That's why I have two trailer sailors. They move 60 mph behind my truck.
    A 25 ft boat is too small for a couple to live aboard for an extended period.
    But two identical 25 ft boats are twice the space, and only need one trailer.
    As a system, my truck and trailer (and roads) are twice as efficient with two boats than with one, because with no additional outlay for equipment, only for fuel and time, TWO boats get moved.

    This system, as a subsystem is incompatible with a design for world cruising only because the ROADS are missing from the equation.

    The same logic is applied to all the choices in choosing and equipping a boat.

    Diesel electric as a propulsion subsystem has advantages over conventional ICE.
    While slow, batteries can be recharged with solar, wind, and current power.
    They can be recharged from the grid, if it's available.
    If fuel is available, the diesel can charge the batteries.

    In conventional ICE setup, you are entirely reliant on fuel availability.
    Hardware is subservient to system requirements.
    I apologize for preaching. :D
     
  7. Yobarnacle
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    Yobarnacle Senior Member

    Mr jehardiman makes some good points on the prop design.

    He suggests blades only 2 inches wide and a wheel diameter of 50 inches.

    The width of the blade is important as is the diameter.

    Narrow blades push less water and have less surface friction resistance. That allows greater RPM for a given torque. In fact REQUIRES greater RPM, to move the same size column of water as wider blades.

    If high RPM isn't a desired factor, as in man powered or smaller electric drives, then greater blade area gives more thrust at a lower RPM because it moves more water mass.

    In your situation, a trade off on blade width, juggling thrust and speed, to meet your requirements.
    Wider equals more thrust and narrow more RPM, but not necessarily more boat velocity.

    With narrow blades you can have more pitch, ergo potentially more speed (velocity).
    More pitch, more speed; less pitch, more thrust.
    Less pitch, more blade area, lower RPM, gives more thrust with same power.
    More blades = more blade area. Most efficient prop is 2 blades. at sacrifice of area.

    Likewise more diameter equals more thrust and smaller diameter allows more RPMs and speed.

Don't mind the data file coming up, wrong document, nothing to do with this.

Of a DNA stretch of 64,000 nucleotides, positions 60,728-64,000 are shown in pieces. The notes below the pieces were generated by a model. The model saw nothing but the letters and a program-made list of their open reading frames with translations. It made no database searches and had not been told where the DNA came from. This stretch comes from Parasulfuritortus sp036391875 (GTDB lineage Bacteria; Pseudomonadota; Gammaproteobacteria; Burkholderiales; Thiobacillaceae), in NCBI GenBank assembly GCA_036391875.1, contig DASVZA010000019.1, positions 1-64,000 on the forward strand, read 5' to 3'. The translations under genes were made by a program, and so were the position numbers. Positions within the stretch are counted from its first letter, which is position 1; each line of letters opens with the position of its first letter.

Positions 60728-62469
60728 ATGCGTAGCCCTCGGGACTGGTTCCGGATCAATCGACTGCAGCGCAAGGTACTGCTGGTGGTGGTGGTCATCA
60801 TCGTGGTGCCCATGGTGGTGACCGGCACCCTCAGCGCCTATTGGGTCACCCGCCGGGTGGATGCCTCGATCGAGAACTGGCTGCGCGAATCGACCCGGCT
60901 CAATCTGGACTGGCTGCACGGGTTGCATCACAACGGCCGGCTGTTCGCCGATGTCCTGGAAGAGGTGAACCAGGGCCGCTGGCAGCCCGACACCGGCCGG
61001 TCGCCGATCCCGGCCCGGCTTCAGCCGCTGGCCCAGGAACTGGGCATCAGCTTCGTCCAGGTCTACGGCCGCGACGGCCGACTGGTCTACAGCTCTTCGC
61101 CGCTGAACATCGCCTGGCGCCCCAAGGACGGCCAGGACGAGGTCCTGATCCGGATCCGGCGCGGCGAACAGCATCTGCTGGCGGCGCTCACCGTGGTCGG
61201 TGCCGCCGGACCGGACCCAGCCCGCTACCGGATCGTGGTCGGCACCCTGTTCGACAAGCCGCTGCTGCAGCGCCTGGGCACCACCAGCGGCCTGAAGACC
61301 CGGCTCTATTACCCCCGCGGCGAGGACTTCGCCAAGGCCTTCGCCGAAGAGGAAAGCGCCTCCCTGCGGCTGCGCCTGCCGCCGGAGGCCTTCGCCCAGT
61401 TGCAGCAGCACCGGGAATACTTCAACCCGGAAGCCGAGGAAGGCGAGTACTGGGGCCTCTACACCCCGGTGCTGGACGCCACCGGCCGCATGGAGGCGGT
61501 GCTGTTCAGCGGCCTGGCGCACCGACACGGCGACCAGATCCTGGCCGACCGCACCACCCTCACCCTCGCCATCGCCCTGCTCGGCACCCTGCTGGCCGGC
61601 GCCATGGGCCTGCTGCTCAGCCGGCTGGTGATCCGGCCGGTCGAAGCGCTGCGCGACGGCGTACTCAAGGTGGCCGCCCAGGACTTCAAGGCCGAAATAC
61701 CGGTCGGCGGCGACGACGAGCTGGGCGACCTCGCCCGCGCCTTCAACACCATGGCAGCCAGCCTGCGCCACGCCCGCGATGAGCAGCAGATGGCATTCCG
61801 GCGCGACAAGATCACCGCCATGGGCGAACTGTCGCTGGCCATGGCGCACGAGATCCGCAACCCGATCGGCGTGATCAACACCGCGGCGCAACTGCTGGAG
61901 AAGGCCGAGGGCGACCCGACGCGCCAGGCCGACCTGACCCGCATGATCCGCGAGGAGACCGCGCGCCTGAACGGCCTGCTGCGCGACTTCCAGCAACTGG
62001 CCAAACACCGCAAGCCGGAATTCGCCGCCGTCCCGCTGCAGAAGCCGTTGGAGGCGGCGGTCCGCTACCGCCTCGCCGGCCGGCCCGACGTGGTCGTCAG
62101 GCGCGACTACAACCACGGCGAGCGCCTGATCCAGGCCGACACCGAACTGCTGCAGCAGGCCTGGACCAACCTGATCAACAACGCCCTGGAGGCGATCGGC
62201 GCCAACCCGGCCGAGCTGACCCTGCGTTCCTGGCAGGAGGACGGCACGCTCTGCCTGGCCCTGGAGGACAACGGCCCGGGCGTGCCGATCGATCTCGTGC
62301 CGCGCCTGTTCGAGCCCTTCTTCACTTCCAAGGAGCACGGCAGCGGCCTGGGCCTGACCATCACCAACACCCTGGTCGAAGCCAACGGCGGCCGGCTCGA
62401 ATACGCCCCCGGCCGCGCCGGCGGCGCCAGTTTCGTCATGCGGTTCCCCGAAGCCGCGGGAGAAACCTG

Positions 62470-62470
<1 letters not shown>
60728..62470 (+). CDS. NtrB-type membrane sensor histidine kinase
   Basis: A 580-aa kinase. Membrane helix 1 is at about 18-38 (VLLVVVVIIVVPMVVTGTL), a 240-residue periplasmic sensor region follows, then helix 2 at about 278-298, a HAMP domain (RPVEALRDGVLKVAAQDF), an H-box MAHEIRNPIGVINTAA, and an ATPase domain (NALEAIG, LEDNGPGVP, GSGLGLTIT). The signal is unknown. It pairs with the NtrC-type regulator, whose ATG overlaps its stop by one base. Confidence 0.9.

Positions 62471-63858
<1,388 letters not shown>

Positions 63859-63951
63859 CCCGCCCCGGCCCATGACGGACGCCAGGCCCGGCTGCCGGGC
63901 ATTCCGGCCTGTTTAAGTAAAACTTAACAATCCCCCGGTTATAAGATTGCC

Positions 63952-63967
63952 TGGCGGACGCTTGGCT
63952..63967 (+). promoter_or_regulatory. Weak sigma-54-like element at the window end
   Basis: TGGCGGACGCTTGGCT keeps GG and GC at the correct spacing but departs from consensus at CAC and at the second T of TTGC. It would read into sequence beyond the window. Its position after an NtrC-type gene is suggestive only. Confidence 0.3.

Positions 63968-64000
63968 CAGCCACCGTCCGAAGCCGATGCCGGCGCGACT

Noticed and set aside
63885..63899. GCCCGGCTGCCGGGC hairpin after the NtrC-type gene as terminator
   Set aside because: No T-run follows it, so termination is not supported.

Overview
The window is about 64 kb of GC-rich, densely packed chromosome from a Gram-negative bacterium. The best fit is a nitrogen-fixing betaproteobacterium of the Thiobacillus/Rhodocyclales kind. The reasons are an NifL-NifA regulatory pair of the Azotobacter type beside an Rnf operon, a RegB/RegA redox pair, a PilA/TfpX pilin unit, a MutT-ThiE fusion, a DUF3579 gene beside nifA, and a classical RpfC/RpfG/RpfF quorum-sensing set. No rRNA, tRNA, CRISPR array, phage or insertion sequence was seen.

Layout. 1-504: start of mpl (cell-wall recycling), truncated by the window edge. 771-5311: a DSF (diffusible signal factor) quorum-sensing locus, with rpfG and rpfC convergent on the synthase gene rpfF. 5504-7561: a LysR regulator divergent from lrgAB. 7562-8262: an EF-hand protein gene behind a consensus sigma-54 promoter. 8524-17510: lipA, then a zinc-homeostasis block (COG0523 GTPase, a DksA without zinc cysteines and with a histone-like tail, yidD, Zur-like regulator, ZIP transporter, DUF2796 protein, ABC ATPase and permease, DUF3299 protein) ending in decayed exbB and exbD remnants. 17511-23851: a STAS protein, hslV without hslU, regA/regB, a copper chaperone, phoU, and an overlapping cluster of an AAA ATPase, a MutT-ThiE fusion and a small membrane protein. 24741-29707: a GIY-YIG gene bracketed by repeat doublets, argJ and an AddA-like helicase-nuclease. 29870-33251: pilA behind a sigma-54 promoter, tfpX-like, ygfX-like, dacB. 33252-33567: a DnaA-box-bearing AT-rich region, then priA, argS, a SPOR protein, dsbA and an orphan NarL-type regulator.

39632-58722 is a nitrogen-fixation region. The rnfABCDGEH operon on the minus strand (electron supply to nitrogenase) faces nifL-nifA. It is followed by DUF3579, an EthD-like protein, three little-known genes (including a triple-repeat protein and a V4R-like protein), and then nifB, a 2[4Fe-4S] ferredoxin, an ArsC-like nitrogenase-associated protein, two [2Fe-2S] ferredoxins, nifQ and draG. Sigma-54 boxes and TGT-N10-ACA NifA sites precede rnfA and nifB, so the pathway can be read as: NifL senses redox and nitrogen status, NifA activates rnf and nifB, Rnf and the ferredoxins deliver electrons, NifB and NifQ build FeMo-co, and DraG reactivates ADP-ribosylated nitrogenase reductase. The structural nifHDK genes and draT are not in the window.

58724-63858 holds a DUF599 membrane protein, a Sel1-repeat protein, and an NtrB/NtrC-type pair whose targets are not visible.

So, do you want to move a large diameter column of water slowly? or a small column rapidly?
    Boat speed is relevant to water column speed and thrust to mass of water moved.

    And do you want to do this with low RPM or high RPM?

    There are numerous articles on low speed flying, that are helpful to understanding precepts. Of course planes and boats are different, but both operate in fluid.

    Good luck. :)

    One other factor. Drag. A large propeller has a large drag resistance. However, if you can tune the motor to provide JUST enough torque to spin the prop a few RPM faster than your speed under sail, the prop drag disappears. This may require only a few amps of electricity and may be obtained from solar. The best solution regarding drag, is remove the prop from the water while sailing.

    One final comment. Yes electric motor use more current when maintaining high torque.
    ICEs use more fuel maintaining RPM.
    An ICE lugs down, loses RPM when the fuel system can't keep up with the power demand.
    Same thing in my book, electricity is the fuel for electric motors.

    In reference to "As you can see torque increases only with slowing down (i.e. loading) the prop (i.e. motor speed), but power out is relatively flat while power in is always increasing (and so is current which leads to other issues...large gage copper cables are not light)." comment by jehardiman
     
  8. powerabout
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    powerabout Senior Member

    you have to work out the optimal blade loading, thats the secret of the correct blade size.
     

  9. Marc78
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    Marc78 Junior Member

    Thanks for the useful comments! Will keep you posted on future selections.